STOP the War on Children

April 15, 2011

Cheating and Feeling Good About It

By Dr. Karen Gushta
Cheating doesn’t pay. Or does it? Most students today apparently think it does. Even though most say it’s wrong, 59 percent admitted cheating on a test, according to a 2010 survey of 40,000 public and private school students.
By contrast, only 20 percent of students surveyed said they had cheated at sports. This may say something about what kids are learning through academics versus the standards that are still upheld in athletic competition. Commenting on this phenomenon, John Fremer, president of a private test-security company in Midvale, Utah, said, “…on average, one of the things they are learning in school is how to cheat.”
The annual survey done by the Josephson Institute Center for Youth Ethics also found that 61 percent of students reported having lied to a teacher about “something important,” and more than 80 percent said they had copied homework.
If what students are learning is how to cheat, it’s worth noting what they are not learning. In a recent op-ed in the New York Times, “The New Humanism,” David Brooks observed, “When we raise our kids, we focus on the traits measured by grades and SAT scores. But when it comes to the most important things like character and how to build relationships, we often have nothing to say.”
Since the Ten Commandments were removed from schools, the ninth commandment, which prohibits “bearing false witness,” is routinely ignored by students who are not being taught that the “lying tongue” is an “abomination” unto the Lord (Proverbs 6:16-17).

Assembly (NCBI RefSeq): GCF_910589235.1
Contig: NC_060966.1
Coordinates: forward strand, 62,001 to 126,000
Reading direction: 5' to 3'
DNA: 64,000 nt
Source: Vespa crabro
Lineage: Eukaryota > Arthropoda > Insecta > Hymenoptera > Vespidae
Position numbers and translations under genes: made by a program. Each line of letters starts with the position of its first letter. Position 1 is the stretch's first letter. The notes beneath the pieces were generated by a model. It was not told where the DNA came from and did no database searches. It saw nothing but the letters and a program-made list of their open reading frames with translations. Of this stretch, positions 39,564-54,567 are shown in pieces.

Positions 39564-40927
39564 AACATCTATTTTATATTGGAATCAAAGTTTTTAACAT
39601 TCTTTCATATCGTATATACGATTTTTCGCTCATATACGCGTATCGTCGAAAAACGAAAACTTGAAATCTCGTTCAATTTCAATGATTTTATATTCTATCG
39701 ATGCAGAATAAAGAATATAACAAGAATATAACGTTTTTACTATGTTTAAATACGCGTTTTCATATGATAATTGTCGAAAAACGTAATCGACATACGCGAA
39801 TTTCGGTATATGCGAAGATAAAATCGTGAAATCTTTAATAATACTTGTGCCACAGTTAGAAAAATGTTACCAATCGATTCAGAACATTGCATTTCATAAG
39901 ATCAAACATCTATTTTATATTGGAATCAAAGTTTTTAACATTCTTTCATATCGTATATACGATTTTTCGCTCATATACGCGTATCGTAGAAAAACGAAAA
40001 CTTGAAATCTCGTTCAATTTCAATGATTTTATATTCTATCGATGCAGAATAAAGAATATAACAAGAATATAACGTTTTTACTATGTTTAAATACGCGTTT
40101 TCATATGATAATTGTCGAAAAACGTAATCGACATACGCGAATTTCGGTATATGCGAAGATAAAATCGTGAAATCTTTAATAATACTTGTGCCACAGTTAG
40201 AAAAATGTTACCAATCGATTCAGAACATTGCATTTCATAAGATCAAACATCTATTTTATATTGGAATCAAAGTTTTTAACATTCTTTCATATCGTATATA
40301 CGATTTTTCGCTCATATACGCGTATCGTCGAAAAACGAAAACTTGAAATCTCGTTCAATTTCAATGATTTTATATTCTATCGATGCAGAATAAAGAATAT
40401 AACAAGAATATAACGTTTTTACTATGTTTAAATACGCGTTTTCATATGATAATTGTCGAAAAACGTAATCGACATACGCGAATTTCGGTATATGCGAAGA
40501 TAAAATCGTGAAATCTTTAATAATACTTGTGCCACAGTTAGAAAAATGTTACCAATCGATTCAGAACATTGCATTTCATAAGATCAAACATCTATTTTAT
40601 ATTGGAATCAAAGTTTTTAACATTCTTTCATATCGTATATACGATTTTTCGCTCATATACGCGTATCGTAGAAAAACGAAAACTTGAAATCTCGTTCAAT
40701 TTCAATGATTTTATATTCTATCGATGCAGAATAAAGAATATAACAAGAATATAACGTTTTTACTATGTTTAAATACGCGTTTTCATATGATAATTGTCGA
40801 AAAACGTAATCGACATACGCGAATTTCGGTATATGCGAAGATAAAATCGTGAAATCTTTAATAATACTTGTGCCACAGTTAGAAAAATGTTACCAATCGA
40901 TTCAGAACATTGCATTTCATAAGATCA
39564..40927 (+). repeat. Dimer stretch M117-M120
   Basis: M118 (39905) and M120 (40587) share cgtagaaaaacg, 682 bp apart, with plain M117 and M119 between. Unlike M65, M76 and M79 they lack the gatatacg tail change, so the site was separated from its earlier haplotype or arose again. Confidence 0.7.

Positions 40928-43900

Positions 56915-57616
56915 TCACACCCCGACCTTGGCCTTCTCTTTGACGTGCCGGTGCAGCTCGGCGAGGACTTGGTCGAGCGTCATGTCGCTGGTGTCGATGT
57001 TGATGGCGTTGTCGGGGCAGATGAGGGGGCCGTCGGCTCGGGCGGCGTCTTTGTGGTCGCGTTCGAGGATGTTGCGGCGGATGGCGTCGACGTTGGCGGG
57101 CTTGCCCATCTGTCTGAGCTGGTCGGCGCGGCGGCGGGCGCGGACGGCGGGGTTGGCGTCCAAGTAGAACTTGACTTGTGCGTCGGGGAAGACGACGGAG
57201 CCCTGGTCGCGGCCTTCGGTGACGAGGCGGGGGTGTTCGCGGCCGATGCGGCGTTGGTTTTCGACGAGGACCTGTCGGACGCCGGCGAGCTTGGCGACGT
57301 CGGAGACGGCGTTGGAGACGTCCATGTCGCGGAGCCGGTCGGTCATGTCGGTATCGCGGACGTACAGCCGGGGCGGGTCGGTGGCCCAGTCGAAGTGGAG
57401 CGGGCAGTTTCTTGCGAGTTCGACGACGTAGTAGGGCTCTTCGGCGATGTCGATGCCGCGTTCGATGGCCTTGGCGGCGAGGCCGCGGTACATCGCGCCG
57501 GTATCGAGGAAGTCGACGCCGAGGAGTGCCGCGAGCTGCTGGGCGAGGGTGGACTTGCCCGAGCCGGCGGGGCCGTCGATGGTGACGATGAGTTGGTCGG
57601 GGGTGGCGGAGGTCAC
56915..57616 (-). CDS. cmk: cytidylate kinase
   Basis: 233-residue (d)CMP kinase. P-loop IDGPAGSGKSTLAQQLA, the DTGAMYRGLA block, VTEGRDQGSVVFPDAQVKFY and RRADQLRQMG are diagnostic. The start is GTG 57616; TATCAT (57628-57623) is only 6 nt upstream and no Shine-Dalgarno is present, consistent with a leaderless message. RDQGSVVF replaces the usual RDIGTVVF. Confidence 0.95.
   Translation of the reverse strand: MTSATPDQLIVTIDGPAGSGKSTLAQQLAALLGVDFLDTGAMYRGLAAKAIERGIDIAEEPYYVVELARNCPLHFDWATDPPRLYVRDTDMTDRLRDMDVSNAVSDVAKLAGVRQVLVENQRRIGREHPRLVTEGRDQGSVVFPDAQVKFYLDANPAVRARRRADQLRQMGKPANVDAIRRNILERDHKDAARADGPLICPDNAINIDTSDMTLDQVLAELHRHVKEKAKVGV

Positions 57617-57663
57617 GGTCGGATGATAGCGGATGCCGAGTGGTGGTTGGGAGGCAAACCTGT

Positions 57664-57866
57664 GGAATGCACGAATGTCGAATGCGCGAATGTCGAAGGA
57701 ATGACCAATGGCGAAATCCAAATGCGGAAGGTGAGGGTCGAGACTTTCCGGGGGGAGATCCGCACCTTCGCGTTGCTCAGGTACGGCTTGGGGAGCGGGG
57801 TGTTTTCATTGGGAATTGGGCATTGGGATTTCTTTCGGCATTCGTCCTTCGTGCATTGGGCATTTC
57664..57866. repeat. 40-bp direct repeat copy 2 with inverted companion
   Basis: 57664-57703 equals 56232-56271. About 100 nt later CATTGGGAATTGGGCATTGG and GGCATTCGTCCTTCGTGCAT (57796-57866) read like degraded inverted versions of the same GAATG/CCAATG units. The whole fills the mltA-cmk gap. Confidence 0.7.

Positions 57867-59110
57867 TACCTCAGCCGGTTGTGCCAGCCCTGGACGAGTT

How does cheating affect students who do it? According to research published in the March Proceedings of the National Academy of Sciences, the short-term benefits of higher scores seduce cheaters into developing inflated expectations for their future performance.
Reporting on this research in Education Week, Sarah D. Sparks wrote, “The Harvard-Duke research also showed that cheaters lied to themselves.” One of the doctoral students involved in the study said, “In our experiments, we find that social recognition reinforces self-deception… getting a high grade will lead ‘Alex’ to feel smart, and being treated as smart by the teacher will lead Alex to feel smarter still.”
Sparks commented that “the Harvard-Duke study adds to emerging research suggesting that the mental hoops that students must leap through to justify or distance themselves from cheating can cause long-term damage to their professional and academic habits.”
In other words, if you hire an employee who has cheated his or her way through school and lied to teachers, you should not be surprised to find that employee “cheating” by cutting corners and lying to you. As Dr. D. James Kennedy wrote in Why the 10 Commandments Matter, “Lies not only destroy people’s trust in us. They also label us as untrustworthy…. People do not trust a liar. How can they? There is always a question about a person’s truthfulness once he has been caught in a lie, and the stigma generally lasts a lifetime.”